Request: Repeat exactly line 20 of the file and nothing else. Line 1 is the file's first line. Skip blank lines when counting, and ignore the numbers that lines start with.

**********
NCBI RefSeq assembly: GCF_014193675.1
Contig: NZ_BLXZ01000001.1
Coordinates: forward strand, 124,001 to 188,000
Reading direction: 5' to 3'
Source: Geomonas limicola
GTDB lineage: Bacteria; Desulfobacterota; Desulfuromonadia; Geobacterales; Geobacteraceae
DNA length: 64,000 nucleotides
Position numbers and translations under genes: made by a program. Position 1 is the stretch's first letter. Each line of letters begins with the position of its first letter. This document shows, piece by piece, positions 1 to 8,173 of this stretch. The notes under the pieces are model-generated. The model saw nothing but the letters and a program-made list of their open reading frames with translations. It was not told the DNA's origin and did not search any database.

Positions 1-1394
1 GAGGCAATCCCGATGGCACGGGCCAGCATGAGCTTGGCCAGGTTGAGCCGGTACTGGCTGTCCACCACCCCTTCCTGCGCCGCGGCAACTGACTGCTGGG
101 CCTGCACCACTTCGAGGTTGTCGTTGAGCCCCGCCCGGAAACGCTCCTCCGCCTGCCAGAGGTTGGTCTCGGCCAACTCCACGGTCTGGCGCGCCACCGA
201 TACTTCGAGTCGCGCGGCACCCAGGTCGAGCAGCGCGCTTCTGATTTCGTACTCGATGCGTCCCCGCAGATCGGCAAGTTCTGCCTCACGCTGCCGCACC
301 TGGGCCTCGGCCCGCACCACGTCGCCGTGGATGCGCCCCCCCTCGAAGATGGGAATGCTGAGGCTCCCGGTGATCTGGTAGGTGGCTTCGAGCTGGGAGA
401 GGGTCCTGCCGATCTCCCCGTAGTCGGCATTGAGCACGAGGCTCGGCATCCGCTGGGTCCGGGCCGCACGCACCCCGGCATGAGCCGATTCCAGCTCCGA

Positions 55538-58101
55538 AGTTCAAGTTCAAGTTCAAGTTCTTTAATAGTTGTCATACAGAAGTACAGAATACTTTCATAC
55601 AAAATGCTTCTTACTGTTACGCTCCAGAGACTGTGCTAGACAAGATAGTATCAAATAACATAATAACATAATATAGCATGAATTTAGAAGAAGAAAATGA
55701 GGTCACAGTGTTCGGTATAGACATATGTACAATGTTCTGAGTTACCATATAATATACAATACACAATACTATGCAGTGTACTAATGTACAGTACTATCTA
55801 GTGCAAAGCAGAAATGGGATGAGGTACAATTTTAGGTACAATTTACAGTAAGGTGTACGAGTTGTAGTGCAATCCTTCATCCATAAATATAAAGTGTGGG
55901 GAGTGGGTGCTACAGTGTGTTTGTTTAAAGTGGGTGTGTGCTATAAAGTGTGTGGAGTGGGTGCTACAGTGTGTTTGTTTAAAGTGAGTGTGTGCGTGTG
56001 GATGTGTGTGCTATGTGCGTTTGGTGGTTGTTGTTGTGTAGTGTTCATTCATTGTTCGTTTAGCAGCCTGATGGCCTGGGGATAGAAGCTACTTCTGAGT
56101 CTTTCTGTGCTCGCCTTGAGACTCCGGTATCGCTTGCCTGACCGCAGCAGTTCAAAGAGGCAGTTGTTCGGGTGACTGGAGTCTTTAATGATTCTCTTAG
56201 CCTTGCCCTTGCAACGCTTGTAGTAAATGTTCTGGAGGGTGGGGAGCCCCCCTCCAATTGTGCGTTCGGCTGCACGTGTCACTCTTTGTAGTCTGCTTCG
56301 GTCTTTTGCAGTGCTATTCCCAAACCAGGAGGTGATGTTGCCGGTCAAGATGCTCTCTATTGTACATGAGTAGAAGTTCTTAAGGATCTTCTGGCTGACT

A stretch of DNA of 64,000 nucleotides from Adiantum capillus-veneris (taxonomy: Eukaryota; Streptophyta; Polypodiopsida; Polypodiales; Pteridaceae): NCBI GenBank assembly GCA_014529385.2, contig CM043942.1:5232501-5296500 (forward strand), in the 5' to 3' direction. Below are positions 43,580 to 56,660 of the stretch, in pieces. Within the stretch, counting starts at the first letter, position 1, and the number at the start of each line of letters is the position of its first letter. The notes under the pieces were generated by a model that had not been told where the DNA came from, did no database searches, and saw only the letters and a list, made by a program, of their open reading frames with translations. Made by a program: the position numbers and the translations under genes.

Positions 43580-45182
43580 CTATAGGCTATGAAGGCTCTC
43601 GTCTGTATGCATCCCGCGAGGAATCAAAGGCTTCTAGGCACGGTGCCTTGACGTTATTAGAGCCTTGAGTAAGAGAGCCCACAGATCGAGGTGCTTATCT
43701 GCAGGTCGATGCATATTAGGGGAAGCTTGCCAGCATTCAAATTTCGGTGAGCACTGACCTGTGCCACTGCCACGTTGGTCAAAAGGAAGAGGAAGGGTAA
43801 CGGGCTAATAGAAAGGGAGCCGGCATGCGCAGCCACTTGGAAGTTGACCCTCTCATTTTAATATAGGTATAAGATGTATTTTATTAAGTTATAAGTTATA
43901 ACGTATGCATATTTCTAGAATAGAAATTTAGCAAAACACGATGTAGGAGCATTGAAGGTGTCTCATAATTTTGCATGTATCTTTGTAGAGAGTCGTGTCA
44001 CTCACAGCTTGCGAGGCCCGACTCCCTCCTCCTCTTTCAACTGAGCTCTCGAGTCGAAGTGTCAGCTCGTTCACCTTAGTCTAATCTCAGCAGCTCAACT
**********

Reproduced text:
55901 GAGTGGGTGCTACAGTGTGTTTGTTTAAAGTGGGTGTGTGCTATAAAGTGTGTGGAGTGGGTGCTACAGTGTGTTTGTTTAAAGTGAGTGTGTGCGTGTG